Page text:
This field is fully documented in the Debian packaging manual. If the source package paragraph contains a multi-line "Description" field, its value (apart from the first line) will be prepended to the Description field of each binary package, separated by a blank line. The following fields are defined by YADA. Often, only the "Install" field need be used.

Tag

List of tags describing the qualities of the package. See debtags package for description.

Install

An executable field, used to build the filesystem image for the binary package. This field is called with "binary" target and "binary-indep" target for "all" architecture or "binary-arch" for other architecture.

Several extra commands are available:

yada install [-bin|-conf|-data|-dir|-doc|-game|-include|-lib|-libexec|-man|-sbin|-script|-src|-sscript|-cgi] [-x|-non-x] [-stripped|-unstripped] [-exec|-no-exec] [-into dir] [-as name] [-subdir subdir] [-lang lang] [-section mansect] [-gzip|-bzip2] [-ucf] file...

Install the files named into the binary package filesystem image. There are many options to affect how the installation is done.

-bin

Install user binaries (into /usr/bin).

-conf

Install configuration files (into /etc).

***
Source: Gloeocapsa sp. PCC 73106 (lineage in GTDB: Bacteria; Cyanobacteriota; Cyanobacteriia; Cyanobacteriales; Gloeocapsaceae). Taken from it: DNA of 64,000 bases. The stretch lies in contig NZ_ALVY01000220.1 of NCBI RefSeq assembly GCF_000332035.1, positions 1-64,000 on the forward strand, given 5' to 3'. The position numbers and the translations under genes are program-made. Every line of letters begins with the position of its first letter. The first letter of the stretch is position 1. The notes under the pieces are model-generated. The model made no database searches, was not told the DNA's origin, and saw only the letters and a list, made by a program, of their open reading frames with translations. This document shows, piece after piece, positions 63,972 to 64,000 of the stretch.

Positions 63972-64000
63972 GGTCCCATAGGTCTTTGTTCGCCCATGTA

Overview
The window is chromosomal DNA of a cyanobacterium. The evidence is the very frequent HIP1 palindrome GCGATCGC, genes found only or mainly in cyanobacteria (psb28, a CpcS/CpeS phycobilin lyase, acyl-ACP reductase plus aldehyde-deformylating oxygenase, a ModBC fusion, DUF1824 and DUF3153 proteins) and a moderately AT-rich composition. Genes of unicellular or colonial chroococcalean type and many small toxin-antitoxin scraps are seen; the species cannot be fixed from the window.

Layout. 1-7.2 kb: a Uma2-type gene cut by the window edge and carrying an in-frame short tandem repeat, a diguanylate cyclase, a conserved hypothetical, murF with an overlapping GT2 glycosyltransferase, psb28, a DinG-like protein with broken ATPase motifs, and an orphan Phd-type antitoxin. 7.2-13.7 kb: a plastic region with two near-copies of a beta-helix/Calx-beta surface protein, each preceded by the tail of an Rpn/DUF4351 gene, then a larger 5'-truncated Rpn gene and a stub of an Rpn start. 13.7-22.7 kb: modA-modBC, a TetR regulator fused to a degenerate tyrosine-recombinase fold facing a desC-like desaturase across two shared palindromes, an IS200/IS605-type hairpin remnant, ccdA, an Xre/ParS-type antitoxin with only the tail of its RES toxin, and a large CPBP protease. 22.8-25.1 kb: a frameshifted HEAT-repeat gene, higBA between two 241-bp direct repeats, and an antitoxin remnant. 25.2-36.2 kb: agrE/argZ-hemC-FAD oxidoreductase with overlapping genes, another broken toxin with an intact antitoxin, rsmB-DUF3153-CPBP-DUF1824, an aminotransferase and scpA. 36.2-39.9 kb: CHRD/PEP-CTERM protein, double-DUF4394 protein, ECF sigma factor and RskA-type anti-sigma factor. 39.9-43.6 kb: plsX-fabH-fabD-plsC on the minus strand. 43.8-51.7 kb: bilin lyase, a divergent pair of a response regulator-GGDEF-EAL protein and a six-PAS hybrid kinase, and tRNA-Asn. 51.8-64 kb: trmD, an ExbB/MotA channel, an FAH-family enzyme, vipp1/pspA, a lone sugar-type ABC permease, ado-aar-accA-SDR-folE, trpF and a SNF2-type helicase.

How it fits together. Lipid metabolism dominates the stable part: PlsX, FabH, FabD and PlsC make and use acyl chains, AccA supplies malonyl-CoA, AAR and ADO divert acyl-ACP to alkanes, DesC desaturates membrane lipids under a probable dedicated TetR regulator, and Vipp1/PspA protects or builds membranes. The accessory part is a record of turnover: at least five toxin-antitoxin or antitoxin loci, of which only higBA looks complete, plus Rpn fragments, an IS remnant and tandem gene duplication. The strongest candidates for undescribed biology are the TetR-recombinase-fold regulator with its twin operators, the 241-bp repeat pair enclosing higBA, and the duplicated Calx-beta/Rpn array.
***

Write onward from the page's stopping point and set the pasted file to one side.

-data

Install data files. (This is the default.)

-dir

Create directories in the filesystem image corresponding to each file, which should be specified as absolute pathnames on the installed destination system.

-doc

Install documentation files (into /usr/share/doc/$PACKAGE).

-game

Install game binaries (into /usr/games).

-include

Install include headers (into /usr/include).

-lib

Install shared libraries (into /usr/lib).

-libexec

Install additional executables (into /usr/lib).

-man

Install man pages (into /usr/man/man?).

-sbin

Install system binaries (into /usr/sbin).

-script

Install user scripts (into /usr/bin). It also means the same as unstripped, if there is no other file type specified.

-src

Install source files (into /usr/src).

-sscript

Install system scripts (into /usr/sbin).

-cgi

Install CGI files (into /usr/lib/cgi-bin).

-x

Install X-related files (they will be installed into the /usr/include/X11 or /usr/lib/X11 or /usr/share/X11 hierarchy instead of into /usr).

-non-x

Install ordinary, non-X-related files (the default).

-stripped

Strip the files after installing them (the default for binaries and shared libraries if environment variable DEB_BUILD_OPTIONS matches "nostrip" string).

-unstripped

Do not strip (the default for everything else).

-exec

Make the installed files executable (the default for binaries).

-no-exec

Make the installed files non-executable (the default for everything else).

-into dir

Override the normal destination directory with dir (specified as an absolute pathname on the destination system).

-as name

Rename the file to name when installing it (only available when installing a single file).

-subdir subdir

Put the file into a subdirectory of the location it would normally be installed into.

-lang lang

Add another subdirectory to the location it would normally be installed into.

-section mansect

Install man pages into section mansect, overriding yada's normal smarts for working out the appropriate section.

-gzip

Compress file with gzip -9 after install.

-bzip2